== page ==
Having checked with my content team, they are aware of the issue and are working diligently to have the issue resolved as quickly as possible. Never the less, I have escalated this to the Audio Bug Department to be corrected. We will continue to monitor its status. Depending on the extent of the audio problem, we may be able to resolve this issue internally within about 2 weeks. If we have to request a new copy of the title, this may extend the time until it is resolved.
In the mean time, if you prefer not to wait until the file is repaired, please let us know and we can remove the book from your library and issue you a full refund.
We appreciate your patience and will contact you via email as soon as we have additional information regarding the problem with this title.
If there is anything else that I may assist with please let me know. Once again thanks for contacting Audible and have a great day!
Hopefully they ARE working on it, and we won't have to wait long. Until then everyone should wait to buy it.
I want to feel good when I complete a story & am a little harsh on depressing ones. There are a few sad ones that I love but not many.
Let me start with the fact that I really am not interested in most zombie stories, I think that they are usually nothing more than mindless gore. This, on the other hand, was done well. The story is put together in a way to make it very interesting and (somewhat) believable. The cast of narrators did a great job and I have to say that I truly enjoyed the book.
Two great passions - dogs and books! Sci-fi/fantasy novels are my go-to favorites, but I love good writing across all genres.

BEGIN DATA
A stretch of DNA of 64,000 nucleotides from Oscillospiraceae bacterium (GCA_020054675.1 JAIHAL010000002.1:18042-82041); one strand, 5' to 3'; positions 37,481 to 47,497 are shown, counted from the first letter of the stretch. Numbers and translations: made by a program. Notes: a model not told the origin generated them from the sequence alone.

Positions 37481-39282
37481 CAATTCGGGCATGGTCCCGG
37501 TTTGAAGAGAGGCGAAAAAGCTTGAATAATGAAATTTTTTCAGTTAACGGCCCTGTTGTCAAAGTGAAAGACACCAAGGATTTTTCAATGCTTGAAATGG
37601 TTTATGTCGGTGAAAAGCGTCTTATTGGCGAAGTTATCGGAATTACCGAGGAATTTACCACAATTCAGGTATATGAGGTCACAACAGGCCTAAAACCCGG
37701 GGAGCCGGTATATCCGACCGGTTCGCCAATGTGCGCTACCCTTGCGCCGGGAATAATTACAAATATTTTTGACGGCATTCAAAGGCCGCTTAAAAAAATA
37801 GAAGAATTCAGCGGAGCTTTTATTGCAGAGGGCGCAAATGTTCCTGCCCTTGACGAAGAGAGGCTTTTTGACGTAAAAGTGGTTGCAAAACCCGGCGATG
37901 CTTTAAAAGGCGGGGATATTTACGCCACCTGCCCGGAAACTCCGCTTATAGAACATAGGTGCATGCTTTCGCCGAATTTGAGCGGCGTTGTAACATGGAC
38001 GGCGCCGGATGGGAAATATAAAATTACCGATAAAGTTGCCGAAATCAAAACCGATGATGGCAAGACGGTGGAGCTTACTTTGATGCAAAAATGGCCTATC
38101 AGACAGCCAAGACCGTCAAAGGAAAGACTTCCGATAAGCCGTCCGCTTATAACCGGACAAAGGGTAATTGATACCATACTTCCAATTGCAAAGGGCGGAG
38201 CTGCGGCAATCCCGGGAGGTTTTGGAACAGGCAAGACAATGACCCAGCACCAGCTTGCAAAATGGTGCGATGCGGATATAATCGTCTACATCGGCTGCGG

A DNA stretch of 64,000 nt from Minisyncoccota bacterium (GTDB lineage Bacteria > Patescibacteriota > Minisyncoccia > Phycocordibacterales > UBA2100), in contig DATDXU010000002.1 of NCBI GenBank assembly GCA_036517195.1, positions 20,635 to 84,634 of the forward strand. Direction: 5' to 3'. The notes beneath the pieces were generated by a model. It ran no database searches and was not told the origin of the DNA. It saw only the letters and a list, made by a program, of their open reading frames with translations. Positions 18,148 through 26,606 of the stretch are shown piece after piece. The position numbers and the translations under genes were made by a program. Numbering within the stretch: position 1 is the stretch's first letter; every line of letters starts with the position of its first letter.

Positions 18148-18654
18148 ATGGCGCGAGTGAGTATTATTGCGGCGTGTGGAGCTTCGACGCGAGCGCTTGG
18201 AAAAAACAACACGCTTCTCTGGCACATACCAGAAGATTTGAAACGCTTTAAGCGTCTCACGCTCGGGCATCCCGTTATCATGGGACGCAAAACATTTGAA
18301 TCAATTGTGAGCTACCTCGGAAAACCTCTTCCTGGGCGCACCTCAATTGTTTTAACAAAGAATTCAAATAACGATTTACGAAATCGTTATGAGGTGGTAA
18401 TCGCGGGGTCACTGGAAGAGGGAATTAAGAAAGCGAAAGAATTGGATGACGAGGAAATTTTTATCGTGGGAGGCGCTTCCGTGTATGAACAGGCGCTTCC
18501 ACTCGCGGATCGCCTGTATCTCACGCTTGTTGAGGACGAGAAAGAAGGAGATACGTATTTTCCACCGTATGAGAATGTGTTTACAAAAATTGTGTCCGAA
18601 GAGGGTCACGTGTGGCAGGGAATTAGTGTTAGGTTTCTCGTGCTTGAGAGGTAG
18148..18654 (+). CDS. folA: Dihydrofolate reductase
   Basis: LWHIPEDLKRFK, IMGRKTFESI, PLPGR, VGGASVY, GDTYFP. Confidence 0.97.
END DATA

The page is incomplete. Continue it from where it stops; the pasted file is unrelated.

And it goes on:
I can't believe I am saying this, but I LOVED World War Z. I have studiously avoided this book for a while because I really hate zombie literature or movies. Zombies have always seemed the most boring of monsters to me since they have no individuality or personality unlike dragons or ogres or demons. However, I finally succumbed to the buzz and checked out the newest version of World War Z on audio. I decided the cast alone might be worth a credit. Well, that proved to be true - the cast is superb and this is a fabulous audio book. But I also really, REALLY enjoyed the plot, settings, characters in this documentary style presentation of what is called the Zombie War, but could easily be read as the results of a global raging pandemic. Although a virus that could cause reanimation of the dead seems quite unlikely to me, we have certainly seen some virulent forms of viruses that are contagious/infectious and if not properly contained have potential for world wide impact no less than our historical World Wars. And, in listening to this book, it was easy to forget that the subject of World War Z was a fantastical virus because effects of the virus were laid out one story at a time in such a thoughtful manner by Max Brooks. Brooks presents the outcome of this global challenge with personal memories from people all over the planet from all walks of life having been impacted in many different ways - an astronaut watching his world collapse from a safe view in space, a Russian soldier, a Chinese doctor, an American suburbanite, etc. We see one story at a time how the planet's various cultures, political systems, and military respond or are changed or destroyed. The author not only shows how people and our institutions would be impacted, but also how the environment (flora, fauna, and weather) might be affected. He has thought through this scenario in such detail that he includes a story from a man who worked in the K-9 Corps (this was my favorite chapter) which explains in detail how dogs were used very effectively to "smell out" the undead. OK, I will admit I'm crazy about dogs and that's probably why that chapter got to me so much, but I also thought this was a great detail to include. Dogs have been our work mates since before recorded history and have been there with us in every previous challenge to our survival so of course they would be ready, willing, and able to stand with us in a Zombie War! (Doesn't seem far-fetched that dogs with their keen sense of smell and proven ability to detect certain diseases within a person could be useful in fighting a real pandemic.) The personal accounts that make up this book have a sort of StoryCorps or PBS POV feel to them - raw, personal documentary style. And, because there is no "tongue in cheek" reserve built into the dialog and the reactions of people and governments are so true to life it is easy to suspend disbelief and many of the stories are then quite chilling.